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CDC Confirms Zika Virus Linked to Birth Defects
Wednesday, April 20th, 2016

As the weather warms, we start to gear up for summer with picnics, trips to the beach and vacations dotting our calendars across the coming months. But as we prepare to enjoy our time both outdoors and abroad we need to be aware of one potential danger making the trip with us: mosquitoes.

Recently mosquitoes have been making headlines nationwide as the Zika virus begins to affect more and more individuals across the world. The Center for Disease Control and Prevention (CDC) has been fielding an increasing number of questions about the virus as we move into the summer months, especially from pregnant or soon to be pregnant women, due to the virus’ direct link to birth defects. Given this link, it’s important that we all stay educated on the dangers of the virus and what we can do to protect ourselves from infection.

“We want to be sure that women know that [the link between the virus and birth defects] doesn’t mean that all babies born to moms who are infected with Zika virus are going to have problems” said Dr. Sonja Rasmussen, a Division of Public Health Information Dissemination Director for the CDC. And although not everyone infected with the virus will suffer birth defects, the virus has been linked to Microcephaly and severe brain defects, so it’s better to be safe than be sorry.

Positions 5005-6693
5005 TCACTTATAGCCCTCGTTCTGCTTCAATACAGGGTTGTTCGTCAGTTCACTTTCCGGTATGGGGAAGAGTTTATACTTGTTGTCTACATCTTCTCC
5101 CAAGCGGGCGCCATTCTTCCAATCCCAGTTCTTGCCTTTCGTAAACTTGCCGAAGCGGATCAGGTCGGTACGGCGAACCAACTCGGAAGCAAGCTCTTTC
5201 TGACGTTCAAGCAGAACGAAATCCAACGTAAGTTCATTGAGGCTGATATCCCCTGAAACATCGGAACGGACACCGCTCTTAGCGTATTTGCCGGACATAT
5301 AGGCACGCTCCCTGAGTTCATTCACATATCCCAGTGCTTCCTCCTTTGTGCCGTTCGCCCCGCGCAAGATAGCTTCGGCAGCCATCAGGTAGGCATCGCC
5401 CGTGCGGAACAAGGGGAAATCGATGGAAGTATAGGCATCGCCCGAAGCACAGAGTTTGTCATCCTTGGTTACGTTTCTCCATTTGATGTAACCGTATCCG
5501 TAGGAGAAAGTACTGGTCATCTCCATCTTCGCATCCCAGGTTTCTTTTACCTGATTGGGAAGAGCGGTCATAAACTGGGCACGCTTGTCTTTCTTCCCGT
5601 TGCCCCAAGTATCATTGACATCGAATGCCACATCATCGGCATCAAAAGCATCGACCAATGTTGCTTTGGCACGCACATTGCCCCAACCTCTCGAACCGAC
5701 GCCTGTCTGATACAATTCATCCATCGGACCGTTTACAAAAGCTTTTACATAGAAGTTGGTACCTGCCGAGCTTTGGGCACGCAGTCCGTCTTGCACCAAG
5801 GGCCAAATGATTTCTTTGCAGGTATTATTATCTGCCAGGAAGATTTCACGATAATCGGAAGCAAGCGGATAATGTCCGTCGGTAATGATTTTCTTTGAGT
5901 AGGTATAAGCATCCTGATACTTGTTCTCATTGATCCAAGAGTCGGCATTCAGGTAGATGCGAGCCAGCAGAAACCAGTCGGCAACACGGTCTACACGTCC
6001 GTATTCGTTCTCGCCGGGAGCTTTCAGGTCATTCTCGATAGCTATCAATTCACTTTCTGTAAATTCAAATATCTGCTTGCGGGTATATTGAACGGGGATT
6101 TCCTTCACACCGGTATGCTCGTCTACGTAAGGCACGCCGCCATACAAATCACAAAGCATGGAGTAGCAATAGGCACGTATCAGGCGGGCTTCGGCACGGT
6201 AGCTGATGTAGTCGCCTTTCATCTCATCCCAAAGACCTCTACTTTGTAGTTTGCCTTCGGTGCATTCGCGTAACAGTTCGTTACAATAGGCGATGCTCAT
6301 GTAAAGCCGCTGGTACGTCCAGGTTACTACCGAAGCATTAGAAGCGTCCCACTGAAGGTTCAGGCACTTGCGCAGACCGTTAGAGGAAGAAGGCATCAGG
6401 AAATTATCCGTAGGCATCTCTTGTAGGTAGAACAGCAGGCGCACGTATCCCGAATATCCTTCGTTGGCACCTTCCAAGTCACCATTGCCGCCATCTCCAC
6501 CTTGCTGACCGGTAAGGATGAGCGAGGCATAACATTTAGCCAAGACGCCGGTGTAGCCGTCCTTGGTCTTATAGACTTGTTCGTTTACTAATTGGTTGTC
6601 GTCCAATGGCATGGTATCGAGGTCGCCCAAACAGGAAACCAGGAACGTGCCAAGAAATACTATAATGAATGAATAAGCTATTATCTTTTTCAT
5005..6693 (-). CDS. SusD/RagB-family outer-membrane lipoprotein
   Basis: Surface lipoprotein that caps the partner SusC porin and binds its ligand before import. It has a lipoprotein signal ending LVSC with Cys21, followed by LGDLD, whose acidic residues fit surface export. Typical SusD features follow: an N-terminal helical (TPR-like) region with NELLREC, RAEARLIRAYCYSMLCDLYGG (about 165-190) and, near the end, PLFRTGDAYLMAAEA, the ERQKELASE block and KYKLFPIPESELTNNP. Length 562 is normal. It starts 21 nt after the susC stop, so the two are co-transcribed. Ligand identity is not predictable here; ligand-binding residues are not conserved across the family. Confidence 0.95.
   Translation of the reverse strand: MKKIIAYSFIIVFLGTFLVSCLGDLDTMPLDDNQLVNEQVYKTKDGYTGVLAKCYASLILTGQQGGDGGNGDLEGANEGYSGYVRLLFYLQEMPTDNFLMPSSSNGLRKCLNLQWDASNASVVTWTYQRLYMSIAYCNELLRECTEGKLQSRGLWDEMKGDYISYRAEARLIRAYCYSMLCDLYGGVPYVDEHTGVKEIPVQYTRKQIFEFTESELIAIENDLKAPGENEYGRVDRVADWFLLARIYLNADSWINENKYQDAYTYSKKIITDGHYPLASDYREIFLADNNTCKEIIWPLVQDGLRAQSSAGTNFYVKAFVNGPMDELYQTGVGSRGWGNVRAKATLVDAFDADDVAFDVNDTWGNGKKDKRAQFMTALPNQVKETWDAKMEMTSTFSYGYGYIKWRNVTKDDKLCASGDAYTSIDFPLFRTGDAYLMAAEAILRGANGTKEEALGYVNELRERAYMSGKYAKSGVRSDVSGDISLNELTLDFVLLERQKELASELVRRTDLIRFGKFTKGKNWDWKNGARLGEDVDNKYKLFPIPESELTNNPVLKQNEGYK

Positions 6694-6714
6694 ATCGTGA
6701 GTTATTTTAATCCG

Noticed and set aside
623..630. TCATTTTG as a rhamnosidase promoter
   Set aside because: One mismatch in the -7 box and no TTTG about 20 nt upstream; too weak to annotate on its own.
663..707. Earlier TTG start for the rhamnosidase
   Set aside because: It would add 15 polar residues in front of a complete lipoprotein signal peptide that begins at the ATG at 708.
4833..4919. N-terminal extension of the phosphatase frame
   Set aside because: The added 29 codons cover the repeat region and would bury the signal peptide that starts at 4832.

Health officials warn all those headed outside in the spring and summer months, especially those traveling abroad, to be aware of which cities, states and countries have the highest prevalence of Zika virus infections, and ask that pregnant women take extra precautions to avoid infection.

Zika virus can be spread both by mosquitoes and through sexual contact with infected partners.

“As long as we don’t have a species that’s capable of transmitting Zika virus then if somebody is coming back from traveling then the only real concerns are—they have it and they could potentially transmit [it] through sexual contact” said Kevin Shoemaker, an information officer with a Washington State Mosquito Control District.

So what can you do to protect yourself?

“With any type of mosquito borne illness really the best protection is a personal insect repellent,” said Shoemaker. The CDC also notes that preventing the spread of the virus once it is brought into the country is equally important.

“We’re continuing to recommend that people prevent sexual transmission so if their partners have been to one of those places where there is active Zika virus transmission that they either use condoms or they don’t have sex for the remainder of the pregnancy”.

So whether you’re pregnant, soon to be pregnant, or just heading out to enjoy some sun, remember to stay safe, protected, and enjoy your summer months without being bothered by those pesky mosquitoes.

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